criticNetwork = connectLayers(criticNetwork,'fc2','add/in2');

Create the critic representation using the specified neural network and options. You must also specify the action and observation specification for the critic. For more information, see rlQValueRepresentation.

criticOptions = rlRepresentationOptions('LearnRate',1e-4,'GradientThreshold',1);
critic = rlQValueRepresentation(criticNetwork,observationInfo,actionInfo,...
    'Observation',{'State'},'Action',{'Action'},criticOptions);

A DDPG agent decides which action to take given the observations using an actor representation. To create the actor, first create a deep neural network with one input (the observation) and one output (the action). Construct the actor in a similar manner to the critic. For more information, see rlDeterministicActorRepresentation.

actorNetwork = [featureInputLayer(numObservations,'Normalization','none','Name','State')
    fullyConnectedLayer(64, 'Name','actorFC1')
    tanhLayer('Name','tanh1')
    fullyConnectedLayer(32, 'Name','actorFC2')
    tanhLayer('Name','tanh2')
    fullyConnectedLayer(numActions,'Name','Action')
    tanhLayer('Name','tanh3')];
actorOptions = rlRepresentationOptions('LearnRate',1e-3,'GradientThreshold',1);
actor = rlDeterministicActorRepresentation(actorNetwork,observationInfo,actionInfo,...
    'Observation',{'State'},'Action',{'tanh3'},actorOptions);

To create the DDPG agent, first specify the DDPG agent options using rlDDPGAgentOptions. The agent trains from an experience buffer of maximum capacity 1e6 by randomly selecting mini-batches of size 512. The discount factor of 0.9995 favors long-term rewards. DDPG agents maintain time-delayed copies of the actor and critic networks known as targets. The target networks are updated every 20 agent steps during training.

Ts_agent = 2e-04;
agentOptions = rlDDPGAgentOptions("SampleTime",Ts_agent, ...
    "DiscountFactor", .9995, ...
    "ExperienceBufferLength",1e6, ...
    "MiniBatchSize",512, ...
    "TargetUpdateFrequency",20);

During training, the agent explores the action space using the Noise Model. Set the noise options using the NoiseOptions field. The noise variance decays at the rate of 1e-6, which favors exploration towards the beginning of training and exploitation in later stages.

agentOptions.NoiseOptions.MeanAttractionConstant = 0.5;
agentOptions.NoiseOptions.Variance = 0.15;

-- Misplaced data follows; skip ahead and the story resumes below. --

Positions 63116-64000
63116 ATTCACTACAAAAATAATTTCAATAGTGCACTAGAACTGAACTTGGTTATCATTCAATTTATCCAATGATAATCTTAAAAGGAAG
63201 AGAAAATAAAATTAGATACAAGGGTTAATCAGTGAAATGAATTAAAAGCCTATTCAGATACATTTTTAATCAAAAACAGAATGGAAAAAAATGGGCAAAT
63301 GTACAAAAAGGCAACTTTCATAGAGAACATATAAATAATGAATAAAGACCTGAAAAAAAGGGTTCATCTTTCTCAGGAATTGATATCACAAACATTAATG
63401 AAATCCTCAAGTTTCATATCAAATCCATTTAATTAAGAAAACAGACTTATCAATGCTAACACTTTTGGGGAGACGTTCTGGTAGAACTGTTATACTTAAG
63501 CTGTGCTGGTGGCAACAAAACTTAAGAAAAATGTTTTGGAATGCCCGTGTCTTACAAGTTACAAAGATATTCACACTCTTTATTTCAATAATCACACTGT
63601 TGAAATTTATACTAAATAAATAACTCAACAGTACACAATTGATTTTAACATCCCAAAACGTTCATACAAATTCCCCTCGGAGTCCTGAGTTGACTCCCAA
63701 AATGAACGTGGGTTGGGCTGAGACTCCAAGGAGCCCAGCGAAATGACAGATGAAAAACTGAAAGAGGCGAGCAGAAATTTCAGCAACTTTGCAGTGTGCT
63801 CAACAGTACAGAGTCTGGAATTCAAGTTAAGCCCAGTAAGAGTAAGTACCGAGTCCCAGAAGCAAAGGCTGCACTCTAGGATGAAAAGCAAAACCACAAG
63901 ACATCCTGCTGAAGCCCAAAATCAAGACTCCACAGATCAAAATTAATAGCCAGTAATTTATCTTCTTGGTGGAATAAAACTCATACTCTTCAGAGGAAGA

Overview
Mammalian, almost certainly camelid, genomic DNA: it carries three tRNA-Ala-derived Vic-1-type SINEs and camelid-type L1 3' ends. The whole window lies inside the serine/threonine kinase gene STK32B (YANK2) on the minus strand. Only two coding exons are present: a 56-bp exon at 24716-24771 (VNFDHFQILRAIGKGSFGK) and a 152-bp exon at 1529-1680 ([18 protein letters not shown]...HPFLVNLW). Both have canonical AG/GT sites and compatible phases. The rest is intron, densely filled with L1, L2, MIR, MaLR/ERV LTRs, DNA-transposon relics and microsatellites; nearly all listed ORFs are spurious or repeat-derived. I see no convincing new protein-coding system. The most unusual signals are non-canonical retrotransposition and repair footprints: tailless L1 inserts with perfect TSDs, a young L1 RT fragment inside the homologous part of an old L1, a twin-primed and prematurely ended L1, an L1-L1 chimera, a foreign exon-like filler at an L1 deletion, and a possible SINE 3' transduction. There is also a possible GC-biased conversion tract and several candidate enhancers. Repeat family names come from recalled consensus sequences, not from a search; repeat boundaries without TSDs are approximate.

agentOptions.NoiseOptions.VarianceDecayRate = 1e-6;
agentOptions.NoiseOptions.VarianceMin = 0.01;

Create the agent.

agent = rlDDPGAgent(actor,critic,agentOptions);

Train Agent

To train the agent, first specify the training options using rlTrainingOptions. For this example, use the following options:

  • Run each training for at most 2000 episodes, with each episode lasting at most ceil(T/Ts_agent) time steps.

  • Stop training when the agent receives an average cumulative reward greater than -80 over 100 consecutive episodes. At this point, the agent can track the reference speeds.

T = 1;
maxepisodes = 2000;
maxsteps = ceil(T/Ts_agent); 
trainingOpts = rlTrainingOptions(...
    'MaxEpisodes',maxepisodes, ...
    'MaxStepsPerEpisode',maxsteps, ...
    'StopTrainingCriteria','AverageReward',...
    'StopTrainingValue',-80,... 
    'ScoreAveragingWindowLength',100);

Train the agent using the train function. Training this agent is a computationally intensive process that takes several minutes to complete. To save time while running this example, load a pretrained agent by setting doTraining to false. To train the agent yourself, set doTraining to true.

During training, only train the reinforcement learning agent for a single reference speed by setting testReferences to 0.

doTraining = false;
if doTraining
    % Turn off test references during training.
    testReferences = 0;
    % Train the agent.
    trainingStats = train(agent,env,trainingOpts);
else
    % Load pretrained agents for the example.
    load('rlPMSMAgent.mat')       
end

A snapshot of training progress is shown in the following figure. You can expect different results due to randomness in the training process.

Simulate Agent

To validate the performance of the trained agent, simulate the model. To simulate the model with different reference speeds, adjust the final values of the step references under the mcb_pmsm_foc_sim_RL/TestRef subsystem.

For this simulation, enable the test reference step signals by setting testReferences to 1.

testReferences = 1;
sim(mdl);

In this simulation, the reference speed steps through values of 1119 rpm (0.3 per-unit), 3357 rpm (0.9 pu) and 2611 rpm (0.7 pu) with steps times of 0.1, 2 and 4 seconds respectively. The PI and reinforcement learning controllers track the reference signal changes within 0.5-0.8 seconds.

The reinforcement learning controller was trained to track the reference speed of 1119 rpm (0.3 pu) but is able to generalize well across other speeds.